Programming Java threads in the real world, Part 8

Threads in an object-oriented world, thread pools, implementing socket 'accept' loops

One of the biggest problems associated with thread use in an object-oriented environment is a conceptual one: though procedural programmers naturally think about the flow of control from function to function as the system works, object-oriented designers focus on the message flow within an individual scenario or use case. The traditional view of threading, however, concerns itself entirely with flow of control. As a consequence, object-oriented designers typically don't think about threads -- at least not until they get down to the very low-level implementation part of the design; rather, they think about two categories of messages: synchronous messages that don't return until they're done doing whatever they do, and asynchronous messages, which initiate some background operation and return immediately. This month's column (along with next month's) will address such issues by showing you how to reconcile these two points of view and implement object-oriented-style threading using Java's essentially procedural implementation of threads.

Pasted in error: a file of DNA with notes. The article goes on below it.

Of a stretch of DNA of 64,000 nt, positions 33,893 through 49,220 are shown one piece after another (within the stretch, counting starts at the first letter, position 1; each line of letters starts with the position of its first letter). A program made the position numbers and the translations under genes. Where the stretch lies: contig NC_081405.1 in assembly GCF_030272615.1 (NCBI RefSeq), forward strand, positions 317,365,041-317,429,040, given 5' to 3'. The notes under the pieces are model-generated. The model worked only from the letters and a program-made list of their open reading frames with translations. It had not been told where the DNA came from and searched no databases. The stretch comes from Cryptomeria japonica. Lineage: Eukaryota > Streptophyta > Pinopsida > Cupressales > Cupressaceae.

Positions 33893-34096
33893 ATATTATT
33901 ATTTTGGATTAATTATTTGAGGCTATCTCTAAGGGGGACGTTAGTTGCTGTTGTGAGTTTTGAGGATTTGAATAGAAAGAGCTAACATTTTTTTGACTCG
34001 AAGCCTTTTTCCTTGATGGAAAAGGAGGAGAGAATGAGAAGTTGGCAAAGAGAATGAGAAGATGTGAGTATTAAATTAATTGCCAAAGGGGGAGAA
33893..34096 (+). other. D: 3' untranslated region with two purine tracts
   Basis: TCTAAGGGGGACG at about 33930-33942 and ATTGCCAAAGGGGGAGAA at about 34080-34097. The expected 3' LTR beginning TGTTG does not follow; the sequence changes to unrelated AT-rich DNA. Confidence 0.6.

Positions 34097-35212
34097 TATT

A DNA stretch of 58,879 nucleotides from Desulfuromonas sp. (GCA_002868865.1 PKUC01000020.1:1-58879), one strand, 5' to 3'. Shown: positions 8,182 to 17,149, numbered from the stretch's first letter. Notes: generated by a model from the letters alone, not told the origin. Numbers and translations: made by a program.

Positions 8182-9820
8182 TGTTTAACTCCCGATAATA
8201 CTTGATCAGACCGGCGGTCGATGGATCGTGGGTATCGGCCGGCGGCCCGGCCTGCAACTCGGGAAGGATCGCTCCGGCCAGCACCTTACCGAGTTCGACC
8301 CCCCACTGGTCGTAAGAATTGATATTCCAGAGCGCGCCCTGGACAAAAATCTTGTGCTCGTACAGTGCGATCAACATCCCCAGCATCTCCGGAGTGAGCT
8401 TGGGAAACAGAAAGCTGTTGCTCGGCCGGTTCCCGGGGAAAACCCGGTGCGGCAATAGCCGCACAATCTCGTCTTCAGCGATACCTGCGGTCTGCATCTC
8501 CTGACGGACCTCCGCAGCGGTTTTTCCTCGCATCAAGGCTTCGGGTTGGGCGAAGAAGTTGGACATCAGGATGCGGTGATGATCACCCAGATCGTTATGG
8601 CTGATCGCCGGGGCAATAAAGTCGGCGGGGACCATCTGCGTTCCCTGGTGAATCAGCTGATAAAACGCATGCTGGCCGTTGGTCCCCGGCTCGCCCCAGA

Java's implementation of threading, in fact, complicates matters by using a misleading metaphor for threads. You have to create a thread by deriving from Thread, which leads many a novice Java programmer to the erroneous belief that all the methods of the Thread derivative will run on that thread. In fact, a method of a Thread derivative is just like any other method: it runs on a thread only if called directly or indirectly from that thread's run() method. Objects do not run on threads; methods do.

It's sometimes difficult to predict any control flow in an object-oriented system. In a procedural system, one procedure just calls another, beginning at a single starting point. If there are many threads, there are many paths through the code, but each path starts at a known place, and the control flow through a given thread is predictable (though sometimes not easily so). Object-oriented systems are another matter. Object-oriented systems tend to be networks of cooperating objects, communicating with one another via some message-passing system. The system's "main" method may well do nothing but create a bunch of objects, hook them up to each other, and then terminate. Flow of control is very difficult to predict in this system.